The federal government and the opposition have quickly poured cold water on speculation Holden will pull out of Australia from 2016, both saying no decision had been made on the company’s future.
The ABC sparked concerns the car company’s Australian manufacturing operations were nearing an end with reports senior ministers believed the company would cease local production from 2016.
“It’s understood Holden will close its doors as early as 2016,” the ABC reported.
Holden issued a statement saying its discussions with government were continuing.
This was swiftly followed by comments from a spokeswoman for Industry Minister Ian Macfarlane and Opposition Industry spokesman Kim Carr, also denying a decision had been made.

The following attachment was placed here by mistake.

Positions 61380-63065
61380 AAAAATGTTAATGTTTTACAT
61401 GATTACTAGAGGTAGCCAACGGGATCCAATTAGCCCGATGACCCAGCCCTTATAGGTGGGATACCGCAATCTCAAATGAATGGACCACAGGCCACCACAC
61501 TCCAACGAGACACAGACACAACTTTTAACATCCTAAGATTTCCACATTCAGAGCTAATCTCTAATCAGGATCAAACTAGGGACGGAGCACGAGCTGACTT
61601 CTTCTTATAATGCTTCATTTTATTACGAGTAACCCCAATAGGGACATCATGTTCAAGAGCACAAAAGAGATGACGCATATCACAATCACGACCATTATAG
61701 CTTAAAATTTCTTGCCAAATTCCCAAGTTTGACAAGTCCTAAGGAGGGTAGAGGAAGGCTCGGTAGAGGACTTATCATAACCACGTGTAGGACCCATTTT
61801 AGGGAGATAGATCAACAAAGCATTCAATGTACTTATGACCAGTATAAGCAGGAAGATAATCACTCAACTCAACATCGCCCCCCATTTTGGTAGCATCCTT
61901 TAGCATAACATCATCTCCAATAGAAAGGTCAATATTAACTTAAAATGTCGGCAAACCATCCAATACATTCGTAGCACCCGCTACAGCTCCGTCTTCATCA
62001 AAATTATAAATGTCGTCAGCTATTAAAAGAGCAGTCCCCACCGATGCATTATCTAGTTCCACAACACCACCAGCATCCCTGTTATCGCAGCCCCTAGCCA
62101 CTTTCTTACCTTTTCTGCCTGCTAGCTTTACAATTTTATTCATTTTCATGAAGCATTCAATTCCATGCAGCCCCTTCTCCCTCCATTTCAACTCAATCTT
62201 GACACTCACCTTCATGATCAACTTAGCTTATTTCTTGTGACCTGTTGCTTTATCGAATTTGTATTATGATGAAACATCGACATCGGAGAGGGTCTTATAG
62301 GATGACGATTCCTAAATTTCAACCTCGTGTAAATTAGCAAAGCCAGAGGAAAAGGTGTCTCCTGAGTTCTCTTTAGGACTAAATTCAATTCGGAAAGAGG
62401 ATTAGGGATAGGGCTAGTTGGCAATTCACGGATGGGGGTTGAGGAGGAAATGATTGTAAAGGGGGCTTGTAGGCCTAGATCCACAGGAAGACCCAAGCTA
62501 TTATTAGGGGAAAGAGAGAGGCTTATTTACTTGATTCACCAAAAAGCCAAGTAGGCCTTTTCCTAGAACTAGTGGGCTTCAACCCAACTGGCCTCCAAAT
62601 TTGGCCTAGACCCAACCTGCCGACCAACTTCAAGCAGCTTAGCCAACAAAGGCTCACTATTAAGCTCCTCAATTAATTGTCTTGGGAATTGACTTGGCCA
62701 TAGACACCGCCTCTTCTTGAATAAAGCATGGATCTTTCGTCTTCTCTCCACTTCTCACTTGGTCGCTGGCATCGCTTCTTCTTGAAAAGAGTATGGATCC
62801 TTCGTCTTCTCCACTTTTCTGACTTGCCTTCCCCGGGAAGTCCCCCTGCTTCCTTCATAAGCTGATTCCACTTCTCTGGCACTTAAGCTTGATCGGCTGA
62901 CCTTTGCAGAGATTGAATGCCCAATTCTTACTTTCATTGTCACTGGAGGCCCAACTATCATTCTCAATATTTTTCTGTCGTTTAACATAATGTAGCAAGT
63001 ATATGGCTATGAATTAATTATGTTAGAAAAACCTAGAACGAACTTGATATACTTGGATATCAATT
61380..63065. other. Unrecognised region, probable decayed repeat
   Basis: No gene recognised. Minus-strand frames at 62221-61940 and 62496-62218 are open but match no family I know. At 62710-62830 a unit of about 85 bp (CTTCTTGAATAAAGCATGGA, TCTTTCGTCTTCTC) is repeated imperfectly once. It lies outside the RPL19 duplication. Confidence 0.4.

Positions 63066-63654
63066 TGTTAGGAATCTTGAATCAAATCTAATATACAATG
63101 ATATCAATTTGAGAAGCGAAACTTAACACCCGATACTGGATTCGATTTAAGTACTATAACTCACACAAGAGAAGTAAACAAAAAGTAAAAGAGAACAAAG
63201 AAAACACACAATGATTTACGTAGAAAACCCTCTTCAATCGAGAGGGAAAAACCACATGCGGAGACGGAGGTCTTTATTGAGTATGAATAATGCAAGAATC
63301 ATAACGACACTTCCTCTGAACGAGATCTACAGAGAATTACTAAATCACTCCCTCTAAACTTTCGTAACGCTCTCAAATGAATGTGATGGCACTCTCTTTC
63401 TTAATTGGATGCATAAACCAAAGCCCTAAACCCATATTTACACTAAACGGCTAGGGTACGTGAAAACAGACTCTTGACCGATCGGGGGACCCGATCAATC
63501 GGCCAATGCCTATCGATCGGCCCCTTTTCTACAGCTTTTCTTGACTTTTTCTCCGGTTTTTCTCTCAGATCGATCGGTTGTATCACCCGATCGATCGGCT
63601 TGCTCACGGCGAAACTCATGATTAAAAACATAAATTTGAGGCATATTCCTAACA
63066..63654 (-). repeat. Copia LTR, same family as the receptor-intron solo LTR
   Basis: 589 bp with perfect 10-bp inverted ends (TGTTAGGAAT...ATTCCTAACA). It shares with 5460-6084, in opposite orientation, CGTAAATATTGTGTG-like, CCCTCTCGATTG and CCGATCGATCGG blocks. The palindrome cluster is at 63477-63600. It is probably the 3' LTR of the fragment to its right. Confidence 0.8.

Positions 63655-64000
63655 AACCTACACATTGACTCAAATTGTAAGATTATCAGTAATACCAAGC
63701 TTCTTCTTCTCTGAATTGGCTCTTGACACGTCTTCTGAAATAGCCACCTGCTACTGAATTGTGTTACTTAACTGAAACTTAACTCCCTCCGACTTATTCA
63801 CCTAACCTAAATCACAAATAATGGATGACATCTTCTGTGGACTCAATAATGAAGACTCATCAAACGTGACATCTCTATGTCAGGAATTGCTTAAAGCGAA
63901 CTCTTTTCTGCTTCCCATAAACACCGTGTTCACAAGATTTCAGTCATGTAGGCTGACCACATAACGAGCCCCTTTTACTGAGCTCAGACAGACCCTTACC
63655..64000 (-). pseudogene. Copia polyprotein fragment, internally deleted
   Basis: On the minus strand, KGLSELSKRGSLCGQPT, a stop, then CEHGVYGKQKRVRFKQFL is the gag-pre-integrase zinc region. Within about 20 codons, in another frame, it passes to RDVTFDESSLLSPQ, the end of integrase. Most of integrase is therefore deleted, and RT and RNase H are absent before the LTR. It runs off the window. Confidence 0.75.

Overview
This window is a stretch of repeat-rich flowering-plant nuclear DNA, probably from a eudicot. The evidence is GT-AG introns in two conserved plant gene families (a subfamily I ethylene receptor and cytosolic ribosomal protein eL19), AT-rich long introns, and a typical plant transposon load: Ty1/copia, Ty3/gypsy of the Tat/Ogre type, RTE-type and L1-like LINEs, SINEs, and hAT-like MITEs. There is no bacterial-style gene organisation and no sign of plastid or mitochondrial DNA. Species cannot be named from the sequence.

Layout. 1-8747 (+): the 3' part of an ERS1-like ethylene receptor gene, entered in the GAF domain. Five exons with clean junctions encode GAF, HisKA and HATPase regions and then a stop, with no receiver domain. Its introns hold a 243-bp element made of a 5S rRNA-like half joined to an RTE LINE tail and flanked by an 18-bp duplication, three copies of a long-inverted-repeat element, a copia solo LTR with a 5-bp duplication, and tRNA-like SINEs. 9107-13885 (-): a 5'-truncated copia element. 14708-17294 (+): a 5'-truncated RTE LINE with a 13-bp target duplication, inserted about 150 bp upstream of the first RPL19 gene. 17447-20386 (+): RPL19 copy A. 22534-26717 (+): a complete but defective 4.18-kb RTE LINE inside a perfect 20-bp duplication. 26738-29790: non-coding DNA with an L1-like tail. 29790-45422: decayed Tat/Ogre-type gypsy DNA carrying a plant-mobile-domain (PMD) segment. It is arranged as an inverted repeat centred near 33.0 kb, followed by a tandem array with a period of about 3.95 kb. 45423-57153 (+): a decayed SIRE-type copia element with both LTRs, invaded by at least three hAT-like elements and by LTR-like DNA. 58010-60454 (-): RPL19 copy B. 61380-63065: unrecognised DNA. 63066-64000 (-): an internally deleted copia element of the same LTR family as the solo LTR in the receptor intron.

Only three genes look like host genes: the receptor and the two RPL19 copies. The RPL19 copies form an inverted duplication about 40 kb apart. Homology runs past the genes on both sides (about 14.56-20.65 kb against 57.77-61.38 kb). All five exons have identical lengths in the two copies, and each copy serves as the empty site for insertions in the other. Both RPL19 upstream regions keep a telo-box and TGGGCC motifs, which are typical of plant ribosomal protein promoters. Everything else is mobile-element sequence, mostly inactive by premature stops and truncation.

Mr Macfarlane’s spokeswoman Kylie Barron said the minister had met with Holden on Thursday and talks were continuing as they had been.
“They haven’t made a decision about their future in Australia,” Ms Barron told AAP.
“There is no change.”
The speculation came as the productivity commission continues an inquiry into the future of the car industry that is expected to determine Holden’s future.
If the commission sides with continued government help, the commonwealth is likely to negotiate a new assistance package.
But if it recommends against ongoing funding, Holden is likely to follow Ford and close its assembly facilities.
In a submission to the inquiry, Holden said a long-term Australian policy that was globally competitive was needed to keeping its manufacturing alive in the country.
“Without public assistance, Holden’s local manufacturing cannot compete globally,” the submission said.
Preliminary findings are expected to be released on December 20 ahead of a final report by March 31.
Senator Carr urged the government to act to ensure the company would continue its Australian manufacturing operations.
“I frankly cannot understand why they haven’t had a delegation to Detroit by now to discuss these questions with the global leadership of General Motors,” Senator Carr said.